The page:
So what happened? It turns out that an intermediary bank that had worked with Wells Fargo had the money.

“Yet this intermediary bank refused to release or return the funds,” she says. “It took several more phone calls and discussions with Wells Fargo customer service to get my money and transaction fees credited to me.”

She ended up sending the money via PayPal to a friend in Hungary, who made the payment.

What you need to know before transferring money

Experts say that while wiring or transferring money is safe, you need to know who the recipient is. “It’s important to know exactly where the money is going,” says Chuck Czajka, founder of Macro Money Concepts in Stuart, Florida. “There are a lot of scammers out there, and unfortunately they have been using wire transfers to scam people out of their money.”

No kidding. I almost fell for the PayPal invoice scam recently. And a few years ago, my advocacy organization had an epidemic of scams on vacation rental websites. Criminals would publish fake lists that seemed too good to be true. When travelers tried to book through the secure platform, the scammers offered an even bigger discount if they transferred the money. Many have done so, sending thousands of dollars for fake vacation rentals.

Today’s money transfer scams have moved to Facebook, where scammers offer non-existent products that consumers pay for with wire transfer.

How do you make sure you’re dealing with someone trustworthy? Make sure you know the person.

“This fraud can be avoided entirely by refusing to make wire transfers with strangers,” says Gates Little, who runs a financial services company. “If you have a history with the owner of the property and you believe they are trustworthy, it will involve less risk.”

But he warns that you’re still not protected if something goes wrong with the booking, whether you trust the person or not.

“If someone asks you to book outside of the app to avoid fees or because they’re in a rush, you should be suspicious,” he says. “Fees on platforms like Airbnb are a much easier pill to swallow than your entire vacation fund disappearing irreversibly.”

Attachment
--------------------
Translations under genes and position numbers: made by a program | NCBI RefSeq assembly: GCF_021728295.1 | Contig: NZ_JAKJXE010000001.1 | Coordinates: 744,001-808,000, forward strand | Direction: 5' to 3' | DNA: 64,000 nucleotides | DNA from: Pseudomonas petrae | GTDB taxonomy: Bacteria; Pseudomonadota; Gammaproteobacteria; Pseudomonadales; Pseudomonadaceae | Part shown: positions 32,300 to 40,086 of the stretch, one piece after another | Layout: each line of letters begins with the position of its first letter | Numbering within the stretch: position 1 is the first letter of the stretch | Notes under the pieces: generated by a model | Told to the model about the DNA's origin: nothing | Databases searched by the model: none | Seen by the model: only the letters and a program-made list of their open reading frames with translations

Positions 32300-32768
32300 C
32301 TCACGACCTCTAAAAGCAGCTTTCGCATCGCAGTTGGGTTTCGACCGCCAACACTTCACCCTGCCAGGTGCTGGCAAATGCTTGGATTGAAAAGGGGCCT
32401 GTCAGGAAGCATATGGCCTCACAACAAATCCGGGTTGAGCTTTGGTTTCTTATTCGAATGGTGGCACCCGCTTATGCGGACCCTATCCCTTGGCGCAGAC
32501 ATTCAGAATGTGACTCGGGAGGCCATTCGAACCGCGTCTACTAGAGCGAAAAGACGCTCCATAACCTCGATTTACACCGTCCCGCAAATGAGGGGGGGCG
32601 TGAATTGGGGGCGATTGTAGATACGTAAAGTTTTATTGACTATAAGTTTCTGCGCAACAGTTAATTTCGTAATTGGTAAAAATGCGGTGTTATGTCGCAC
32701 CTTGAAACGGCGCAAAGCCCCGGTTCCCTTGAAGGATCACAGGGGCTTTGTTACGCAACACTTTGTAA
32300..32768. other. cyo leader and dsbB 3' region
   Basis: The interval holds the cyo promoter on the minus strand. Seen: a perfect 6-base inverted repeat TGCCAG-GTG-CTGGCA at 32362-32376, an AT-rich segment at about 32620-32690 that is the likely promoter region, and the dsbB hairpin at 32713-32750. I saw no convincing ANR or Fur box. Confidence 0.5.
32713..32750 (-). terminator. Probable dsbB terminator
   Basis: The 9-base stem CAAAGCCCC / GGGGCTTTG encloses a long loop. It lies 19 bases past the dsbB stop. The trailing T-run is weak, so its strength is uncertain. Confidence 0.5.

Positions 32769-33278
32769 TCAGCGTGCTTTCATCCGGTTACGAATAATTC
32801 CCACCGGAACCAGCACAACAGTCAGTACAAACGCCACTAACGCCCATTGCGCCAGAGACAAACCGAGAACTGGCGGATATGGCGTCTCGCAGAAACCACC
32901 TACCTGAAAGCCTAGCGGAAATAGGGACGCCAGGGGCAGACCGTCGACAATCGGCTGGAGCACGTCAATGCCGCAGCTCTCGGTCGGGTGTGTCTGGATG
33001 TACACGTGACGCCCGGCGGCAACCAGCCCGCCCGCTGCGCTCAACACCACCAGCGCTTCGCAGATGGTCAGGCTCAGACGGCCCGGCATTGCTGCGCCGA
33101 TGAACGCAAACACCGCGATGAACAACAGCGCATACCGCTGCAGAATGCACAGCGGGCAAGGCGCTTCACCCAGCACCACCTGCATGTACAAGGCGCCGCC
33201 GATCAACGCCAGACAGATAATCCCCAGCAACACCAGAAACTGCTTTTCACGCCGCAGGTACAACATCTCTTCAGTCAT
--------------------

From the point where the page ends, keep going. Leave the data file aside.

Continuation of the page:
How to protect yourself when sending money

Chiranth Nataraj, CEO of travel insurance company VisitorGuard.com, recalls how one of his clients transferred a rent payment to a vacation rental a few years ago.

“Our client was unable to collect the money from his bank, despite providing full details of the beneficiary’s bank account number to the bank’s fraud department,” he recalls.

Unfortunately, travel insurance does not cover any of these fraudulent transfers, he says.

But you’re not out of options.

A little-known rule called Regulation E protects US consumers from fraudulent money transfers. It defines an unauthorized electronic funds transfer as a transfer from an account initiated by a person not authorized to initiate the transfer and from which you receive no benefit. A dispute process works much like a credit card chargeback. Contact your bank to initiate a dispute under Regulation E.

If that doesn’t work, you can file a complaint with the Consumer Financial Protection Bureau.

Banks are only beginning to understand their responsibility to help customers under Regulation E. Until then, Nataraj recommends paying by credit card. The credit card dispute process is much more established.

Sending money by traditional bank transfer or through an app like PayPal, Venmo or Zelle is becoming more common for travelers. And with credit card fees rising and merchants looking for an easy way to cut costs, money transfers are only going to become more common in the future.

So there are risks with money transfers, but if you take some basic precautions, you are less likely to lose money. Also, some rules can help you get your money back. Make sure you know them before you hit the button on your next money transfer.